JCU Welcomes Paula Lucas for a Lecture on Preventing Domestic Violence Abroad
On March 23, JCU welcomed Paula Lucas, CEO and founder of the Americans Overseas Domestic Violence Crisis Center (AODVC), for a lecture on “Weaving a Global Safety Net.” The AODVC works with abused Americans in foreign countries to provide domestic violence and child abuse advocacy, resources, and tools so that they can live their lives free of abuse either in the foreign country or back in the US.
JCU President Franco Pavoncello gave a brief introduction to the topic and welcomed Shannon McCarthy, President of the American Women’s Association of Rome, to the podium. Sharon gave a quick history of AODVC a brief biography of Paula Lucas.
Paula Lucas began with her personal story, reading excerpts from her book Harvesting Stones. She was in a physically abusive relationship abroad, in Saudi Arabia, for twelve years. Her husband made escape almost impossible by hiding the American passports of their three children. Paula finally maneuvered their escape to the US, but her nightmare didn’t end there. Her husband pursued her in America, chasing her down the Oregon Coast during the summer of 1999. She knew that a moving target was harder to find, so she moved her three children from homeless shelter to campsite until finally winning full custody and legal protection from her husband.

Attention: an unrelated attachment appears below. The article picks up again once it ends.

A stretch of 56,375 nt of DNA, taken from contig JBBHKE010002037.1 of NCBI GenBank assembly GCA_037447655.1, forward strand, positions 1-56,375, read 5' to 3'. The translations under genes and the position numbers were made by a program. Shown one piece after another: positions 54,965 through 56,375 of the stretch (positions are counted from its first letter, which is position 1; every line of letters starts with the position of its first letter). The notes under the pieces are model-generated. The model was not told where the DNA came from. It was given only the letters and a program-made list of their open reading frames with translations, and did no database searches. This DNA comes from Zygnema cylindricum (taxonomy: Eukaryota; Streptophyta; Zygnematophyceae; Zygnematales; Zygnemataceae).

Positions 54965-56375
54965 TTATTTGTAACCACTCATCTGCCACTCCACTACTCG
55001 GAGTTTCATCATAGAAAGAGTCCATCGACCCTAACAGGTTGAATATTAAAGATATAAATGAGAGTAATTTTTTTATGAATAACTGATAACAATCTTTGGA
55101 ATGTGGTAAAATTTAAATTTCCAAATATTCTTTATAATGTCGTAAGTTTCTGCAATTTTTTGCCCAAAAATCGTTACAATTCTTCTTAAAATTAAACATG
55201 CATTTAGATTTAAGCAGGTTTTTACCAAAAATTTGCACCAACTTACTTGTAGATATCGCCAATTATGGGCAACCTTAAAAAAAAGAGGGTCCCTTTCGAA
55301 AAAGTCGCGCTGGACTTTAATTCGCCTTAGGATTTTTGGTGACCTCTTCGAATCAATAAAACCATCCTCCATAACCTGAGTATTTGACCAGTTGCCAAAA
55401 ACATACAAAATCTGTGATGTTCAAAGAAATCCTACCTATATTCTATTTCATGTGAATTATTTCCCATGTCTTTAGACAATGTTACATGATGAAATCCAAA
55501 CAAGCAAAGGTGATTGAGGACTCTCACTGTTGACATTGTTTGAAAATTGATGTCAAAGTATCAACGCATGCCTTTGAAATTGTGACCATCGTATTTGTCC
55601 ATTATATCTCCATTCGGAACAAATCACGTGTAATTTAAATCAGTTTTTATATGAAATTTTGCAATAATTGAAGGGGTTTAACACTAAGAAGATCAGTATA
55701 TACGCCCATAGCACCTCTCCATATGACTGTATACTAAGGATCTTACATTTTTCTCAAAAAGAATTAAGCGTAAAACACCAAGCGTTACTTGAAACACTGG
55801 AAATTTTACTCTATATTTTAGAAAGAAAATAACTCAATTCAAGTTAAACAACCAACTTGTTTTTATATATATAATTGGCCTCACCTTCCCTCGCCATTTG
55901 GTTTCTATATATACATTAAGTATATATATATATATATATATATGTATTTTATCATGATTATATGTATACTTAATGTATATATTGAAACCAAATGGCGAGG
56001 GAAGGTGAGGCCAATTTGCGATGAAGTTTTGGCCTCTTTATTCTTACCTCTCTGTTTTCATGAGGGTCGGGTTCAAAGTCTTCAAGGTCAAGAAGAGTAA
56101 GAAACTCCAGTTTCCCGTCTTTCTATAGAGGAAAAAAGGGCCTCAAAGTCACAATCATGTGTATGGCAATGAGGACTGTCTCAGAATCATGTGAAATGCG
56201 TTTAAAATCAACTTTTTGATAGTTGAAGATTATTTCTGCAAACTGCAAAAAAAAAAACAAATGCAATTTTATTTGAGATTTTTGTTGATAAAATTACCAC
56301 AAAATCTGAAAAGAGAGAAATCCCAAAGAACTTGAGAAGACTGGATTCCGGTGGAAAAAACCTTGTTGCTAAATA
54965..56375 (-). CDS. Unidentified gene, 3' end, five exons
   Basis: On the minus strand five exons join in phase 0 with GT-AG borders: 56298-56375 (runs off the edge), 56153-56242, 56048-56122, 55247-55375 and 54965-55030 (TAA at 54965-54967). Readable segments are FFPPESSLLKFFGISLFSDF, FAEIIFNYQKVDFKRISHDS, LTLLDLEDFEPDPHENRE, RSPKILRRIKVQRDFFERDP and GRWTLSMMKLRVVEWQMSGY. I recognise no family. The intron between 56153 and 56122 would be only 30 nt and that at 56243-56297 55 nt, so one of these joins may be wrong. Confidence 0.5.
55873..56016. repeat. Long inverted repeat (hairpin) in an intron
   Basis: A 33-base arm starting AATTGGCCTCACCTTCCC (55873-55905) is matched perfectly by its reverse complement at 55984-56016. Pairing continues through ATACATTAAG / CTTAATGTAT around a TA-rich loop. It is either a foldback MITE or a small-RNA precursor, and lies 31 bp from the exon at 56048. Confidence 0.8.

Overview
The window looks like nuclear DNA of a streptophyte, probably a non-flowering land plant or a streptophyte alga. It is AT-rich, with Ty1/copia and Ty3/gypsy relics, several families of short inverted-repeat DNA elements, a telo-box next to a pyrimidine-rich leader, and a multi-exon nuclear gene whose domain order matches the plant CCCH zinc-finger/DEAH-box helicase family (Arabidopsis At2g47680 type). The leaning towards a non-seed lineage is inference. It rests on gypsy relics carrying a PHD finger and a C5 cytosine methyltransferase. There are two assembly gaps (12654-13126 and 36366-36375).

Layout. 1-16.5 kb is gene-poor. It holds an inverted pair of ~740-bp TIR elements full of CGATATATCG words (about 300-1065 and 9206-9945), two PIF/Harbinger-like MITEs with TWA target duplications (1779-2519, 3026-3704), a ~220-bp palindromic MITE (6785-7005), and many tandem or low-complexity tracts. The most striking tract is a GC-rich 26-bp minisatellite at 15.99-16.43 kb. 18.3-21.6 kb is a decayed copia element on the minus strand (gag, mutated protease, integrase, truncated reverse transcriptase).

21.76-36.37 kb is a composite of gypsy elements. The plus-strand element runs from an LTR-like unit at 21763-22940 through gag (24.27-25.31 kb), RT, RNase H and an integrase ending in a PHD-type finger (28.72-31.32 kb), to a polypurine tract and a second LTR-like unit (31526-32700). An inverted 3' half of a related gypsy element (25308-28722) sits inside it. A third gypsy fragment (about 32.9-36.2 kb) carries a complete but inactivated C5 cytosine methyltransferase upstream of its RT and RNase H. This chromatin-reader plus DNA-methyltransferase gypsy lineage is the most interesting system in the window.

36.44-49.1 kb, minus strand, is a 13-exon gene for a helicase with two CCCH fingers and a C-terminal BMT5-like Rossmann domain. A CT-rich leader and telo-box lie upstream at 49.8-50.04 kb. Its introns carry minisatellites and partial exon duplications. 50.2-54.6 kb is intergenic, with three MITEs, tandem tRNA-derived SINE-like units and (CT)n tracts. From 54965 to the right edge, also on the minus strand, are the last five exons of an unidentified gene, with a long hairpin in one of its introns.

Paula made a promise to herself that if she and her children escaped alive she would commit the rest of her life to helping women in similar situations. True to her word, she founded AODVC the moment she knew her children were safe from the harmful hands of their father. For the past sixteen years, AODVC has been helping Americans abroad escape domestic violence.
AODVC offers services to the estimated 7.6 million Americans living overseas and the 70 million Americans traveling overseas annually, including university students studying abroad. Paula shared success stories from a few of the over 500 Americans rescued by AODVC last year. She also shared stories of those where were not lucky enough to escape, or were pursued after return to their home country.
In closing, Paula shared the somber fact that more women are murdered every year by their husbands than US soldiers in Iraq, Afghanistan, and terror attacks in the US combined. She emphasized that the most important tool in combating domestic violence is to stop victim blaming.
The lecture was followed by a question and answer session and a light reception with snacks and refreshments.